Moving on

Slipping into summer rhythms without too much angst this year.  I’m back working on the new book, alternating chunks of writing time with family stuff, errands, seeing friends.  Last week–the first week of break–I spent a few hours at SA most days, and I figure I’ll continue that pattern this week, either morning or afternoon.  Tomorrow I’ll take the bus to NCC with the Snork Maiden and help her locate her classroom; then I’ll go back home and write while she’s in class.  I’m giving her a ride to a friend’s house after class, and I’ll go on to SA.

The major task is finalizing teacher deployment so that we are certain all classes are covered and everyone has the right load for next year.  By the end of the semester, I was able to tell everyone pretty much what their preps would be, but not necessarily how many sections of each class.  It’s also possible–because apparently enrollment is high in certain grades–that we will have an extra class or two to cover.  The person I need to talk with is Penelope, who does scheduling, since it’s not always just about numbers, but about having enough sections to be able to put students in the right classes.  Last year, for example, we could have run three AP Lit sections and accommodated everyone in terms of numbers, but the seniors’ schedules get so complex, with all the electives they can take and all the different levels of math and languages that seniors might be in, that we needed to run four just to make sure there would be a class for everyone who needed it.

The building will be busier than it usually is in June, because the summer programs are using a lot more of the high school rooms this year, due to construction on the lower school end of campus.  It will be nice to have the littler kids around–and I do enjoy seeing the older kids being counselors and aides.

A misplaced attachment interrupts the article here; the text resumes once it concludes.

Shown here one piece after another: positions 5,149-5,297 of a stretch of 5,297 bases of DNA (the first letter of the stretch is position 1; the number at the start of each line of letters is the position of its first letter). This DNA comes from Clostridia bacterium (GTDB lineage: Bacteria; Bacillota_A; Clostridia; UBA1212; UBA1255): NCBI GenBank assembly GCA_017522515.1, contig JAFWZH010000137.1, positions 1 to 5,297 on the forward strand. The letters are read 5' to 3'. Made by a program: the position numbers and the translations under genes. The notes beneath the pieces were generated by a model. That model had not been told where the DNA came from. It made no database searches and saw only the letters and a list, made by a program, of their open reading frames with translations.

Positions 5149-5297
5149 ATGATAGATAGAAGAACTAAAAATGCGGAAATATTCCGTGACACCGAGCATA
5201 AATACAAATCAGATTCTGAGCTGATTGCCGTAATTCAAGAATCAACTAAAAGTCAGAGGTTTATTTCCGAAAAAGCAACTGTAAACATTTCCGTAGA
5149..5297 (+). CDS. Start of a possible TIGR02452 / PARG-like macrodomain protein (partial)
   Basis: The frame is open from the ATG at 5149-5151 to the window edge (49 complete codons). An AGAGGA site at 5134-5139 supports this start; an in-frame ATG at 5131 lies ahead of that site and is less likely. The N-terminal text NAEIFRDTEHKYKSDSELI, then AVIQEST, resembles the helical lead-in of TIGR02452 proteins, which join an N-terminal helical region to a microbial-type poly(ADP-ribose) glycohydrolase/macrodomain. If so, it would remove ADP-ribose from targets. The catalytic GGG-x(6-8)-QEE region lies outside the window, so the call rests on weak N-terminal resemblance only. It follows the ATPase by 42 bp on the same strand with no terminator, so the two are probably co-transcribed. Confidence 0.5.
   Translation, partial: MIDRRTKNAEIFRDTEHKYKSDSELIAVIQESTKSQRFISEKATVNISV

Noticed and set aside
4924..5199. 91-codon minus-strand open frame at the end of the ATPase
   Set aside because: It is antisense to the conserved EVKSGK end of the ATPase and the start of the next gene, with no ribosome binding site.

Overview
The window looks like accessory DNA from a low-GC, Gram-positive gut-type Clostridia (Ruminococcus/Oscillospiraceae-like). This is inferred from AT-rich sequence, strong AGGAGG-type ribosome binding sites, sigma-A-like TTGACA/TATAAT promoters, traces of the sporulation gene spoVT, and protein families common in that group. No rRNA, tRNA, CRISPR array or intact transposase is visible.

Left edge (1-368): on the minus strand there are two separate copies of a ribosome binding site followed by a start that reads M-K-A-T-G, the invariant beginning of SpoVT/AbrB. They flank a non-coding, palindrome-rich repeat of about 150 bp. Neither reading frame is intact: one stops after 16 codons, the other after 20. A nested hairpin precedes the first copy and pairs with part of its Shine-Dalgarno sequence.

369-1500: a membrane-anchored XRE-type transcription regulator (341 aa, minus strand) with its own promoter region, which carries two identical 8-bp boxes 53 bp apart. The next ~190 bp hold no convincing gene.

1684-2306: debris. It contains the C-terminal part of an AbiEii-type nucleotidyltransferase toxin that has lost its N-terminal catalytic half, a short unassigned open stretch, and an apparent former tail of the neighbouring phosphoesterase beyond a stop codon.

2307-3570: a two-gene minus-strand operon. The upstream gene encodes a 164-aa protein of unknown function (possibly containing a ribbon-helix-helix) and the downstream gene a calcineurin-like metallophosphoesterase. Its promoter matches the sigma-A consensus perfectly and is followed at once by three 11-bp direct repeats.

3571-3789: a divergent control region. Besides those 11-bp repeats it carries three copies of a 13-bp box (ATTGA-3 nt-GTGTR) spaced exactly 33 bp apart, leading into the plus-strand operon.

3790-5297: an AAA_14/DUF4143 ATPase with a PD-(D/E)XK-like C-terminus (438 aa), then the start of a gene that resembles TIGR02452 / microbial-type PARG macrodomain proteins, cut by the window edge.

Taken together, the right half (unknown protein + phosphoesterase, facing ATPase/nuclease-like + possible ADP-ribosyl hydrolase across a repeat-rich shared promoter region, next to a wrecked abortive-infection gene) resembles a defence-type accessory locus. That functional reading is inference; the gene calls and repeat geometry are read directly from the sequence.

Islands in the stream

The Snork Maiden and I went over to NCC today and had an extremely pleasant and efficient experience.  Admissions & Records has moved into the new student services building (funded, like a number of other higher-ed projects in the state, by a pre-recession bond issue), and it’s a much nicer, more welcoming space than it was when I taught at NCC seven years ago.  Then, it was a big, noisy, shabby room with lots of open counters, paper and boxes stacked everywhere, peeling-up linoleum, and harsh fluorescent lights.  Now, it’s several nicely demarcated spaces for the different functions of the department.  The admissions area is quieter, with softer lighting, industrial carpeting, and individual service windows.  The line was short (it’s the week before the first summer session) and the worker whom the Snork Maiden timidly approached was friendly and helpful.  She was able to pull up the application, verify the SA paperwork, and give the Snork Maiden the student ID number she can use to register online.

I was amused to see a large, colorful, easy-to-read sign explaining how to get into a course that’s supposedly full, both via the waitlist and via an add card from the instructor.  It provided exactly the information that’s missing on the website.

The mysterious island

The Snork Maiden is hoping to take a community college class at Nearby CC this summer, and submitted her application to the college online last month–in advance of the deadline to enroll for summer, though just by a few days.  She got an emailed confirmation with the promise of more info within a few weeks–which may or may not be before the class actually begins.  So we’re looking through the college website to figure out her next steps.